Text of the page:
Medical massage therapy is not an effective treatment for terminal cancer patients, according to a new study.
The study found there was no evidence to suggest it was effective in treating advanced or advanced-stage cancers such as brain tumours, breast and prostate cancers, the most common of which are cancer of the prostate or breast.
The researchers said the study was a proof of concept and would be carried out further in a large scale.
Dr Robert Waugh, a senior lecturer at the University of Limerick, said: “In this paper, we present a new method of treatment which has been developed to address the need for patients with terminal disease who require a short term and controlled medical treatment with minimal side effects, such as no radiation exposure.”
He added that the study also showed that the method could be used to treat other conditions such as epilepsy and epilepsy-related pain.
The research, carried out by the Institute of Health Services and Social Care Research, is published in the journal Cancer Epidemiology, Biomarkers and Prevention.
Dr Waugh said it was a “massive step forward” in understanding the therapeutic benefits of medical massage therapy.
“The fact that it works in both advanced and advanced-type cancer patients is a very exciting result, and it highlights the potential of this type of treatment in cancer patients with a wide range of conditions,” he said.
Dr William Sorensen, director of the Centre for Cancer Research at King’s College London, said the results of the study demonstrated the need to reexamine the therapeutic use of massage in cancer.
“This is the first time we have found a direct link between massage therapy and a disease state, so we know it is effective for some people and not effective for others,” he added.
“We need to be able to look at the patients that are being treated with massage and find out what is happening with their cancer, and we need to take into account other possible effects, and what might be associated with that.”
The researchers noted that they were able to demonstrate the efficacy of the treatment on patients with advanced- and advanced stages of cancer, but said further work needed to be done to investigate the impact on the overall treatment rate.
Dr Sorenesen said the research was significant, but that it did not answer the question of whether the treatment is more effective than a conventional chemotherapy or radiation therapy.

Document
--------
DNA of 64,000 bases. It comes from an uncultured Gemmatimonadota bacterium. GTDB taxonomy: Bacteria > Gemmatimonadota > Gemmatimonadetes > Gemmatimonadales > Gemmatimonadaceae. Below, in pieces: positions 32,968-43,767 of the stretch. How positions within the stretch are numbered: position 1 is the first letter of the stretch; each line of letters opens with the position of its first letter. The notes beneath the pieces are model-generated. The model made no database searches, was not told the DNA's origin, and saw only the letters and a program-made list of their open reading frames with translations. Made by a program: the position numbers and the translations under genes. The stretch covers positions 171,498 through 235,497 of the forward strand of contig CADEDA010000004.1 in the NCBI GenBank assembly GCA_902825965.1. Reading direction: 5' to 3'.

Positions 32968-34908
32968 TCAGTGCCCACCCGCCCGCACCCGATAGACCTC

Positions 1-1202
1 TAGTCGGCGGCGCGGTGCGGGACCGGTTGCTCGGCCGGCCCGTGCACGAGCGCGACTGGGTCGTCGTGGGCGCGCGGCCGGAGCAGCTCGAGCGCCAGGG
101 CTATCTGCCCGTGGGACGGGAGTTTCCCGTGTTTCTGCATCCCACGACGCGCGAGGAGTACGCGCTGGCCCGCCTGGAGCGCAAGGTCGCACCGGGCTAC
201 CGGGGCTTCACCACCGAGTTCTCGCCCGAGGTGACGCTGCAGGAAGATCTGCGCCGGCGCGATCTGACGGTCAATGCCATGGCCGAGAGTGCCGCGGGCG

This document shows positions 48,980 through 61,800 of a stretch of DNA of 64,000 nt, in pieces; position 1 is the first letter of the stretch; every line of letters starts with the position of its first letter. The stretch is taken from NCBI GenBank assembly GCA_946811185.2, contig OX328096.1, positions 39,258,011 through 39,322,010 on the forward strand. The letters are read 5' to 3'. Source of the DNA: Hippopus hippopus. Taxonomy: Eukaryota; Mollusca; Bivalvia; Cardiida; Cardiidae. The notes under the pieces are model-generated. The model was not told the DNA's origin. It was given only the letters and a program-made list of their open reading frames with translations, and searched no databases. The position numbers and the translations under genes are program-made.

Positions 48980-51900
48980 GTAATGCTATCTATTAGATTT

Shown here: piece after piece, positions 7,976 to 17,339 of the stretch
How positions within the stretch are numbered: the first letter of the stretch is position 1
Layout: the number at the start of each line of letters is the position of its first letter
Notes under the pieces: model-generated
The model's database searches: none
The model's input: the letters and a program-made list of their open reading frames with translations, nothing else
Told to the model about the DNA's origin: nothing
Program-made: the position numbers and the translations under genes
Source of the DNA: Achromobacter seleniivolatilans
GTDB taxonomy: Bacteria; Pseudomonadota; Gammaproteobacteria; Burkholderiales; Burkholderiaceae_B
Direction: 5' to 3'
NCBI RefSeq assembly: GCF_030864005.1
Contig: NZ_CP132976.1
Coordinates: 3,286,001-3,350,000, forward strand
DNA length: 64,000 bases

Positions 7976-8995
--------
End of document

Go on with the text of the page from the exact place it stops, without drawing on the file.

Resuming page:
The International Agency for Research on Cancer (IARC) classifies cancer as a Group 2B disease, meaning it poses a high risk of developing and spreading to the human body.
Dr John Cawthorn, a professor of infectious diseases at King of Prussia University, said it is “very important” to use treatments such as medical massage and acupuncture in patients with cancers.
“For many years there has been a lack of knowledge about the benefits of massage, particularly in advanced stage cancer, as it is an area where there are still unanswered questions,” he told the Irish Independent.
“It is clear that the use of medical therapies has an important role to play in the treatment of cancer.”
Dr Cawthson added that further research was needed to understand the efficacy and risks of medical treatments.
He said it would be “very helpful” if the researchers were able the same information to patients who had terminal disease.
“That’s why it is so important that this is investigated further in the long term, so that we can make more informed decisions,” he suggested.
The University of Leeds has recently published research which found that the benefits to patients with cancer of acupuncture can be seen within a week of receiving treatment.
The report, which was published in Nature Medicine, found the treatment had “significantly improved outcomes in the most advanced stage” of advanced cancer patients.
“Our results indicate that acupuncture may have an important effect in the development of cancer metastasis, and may even have beneficial outcomes for other types of cancer,” the authors concluded.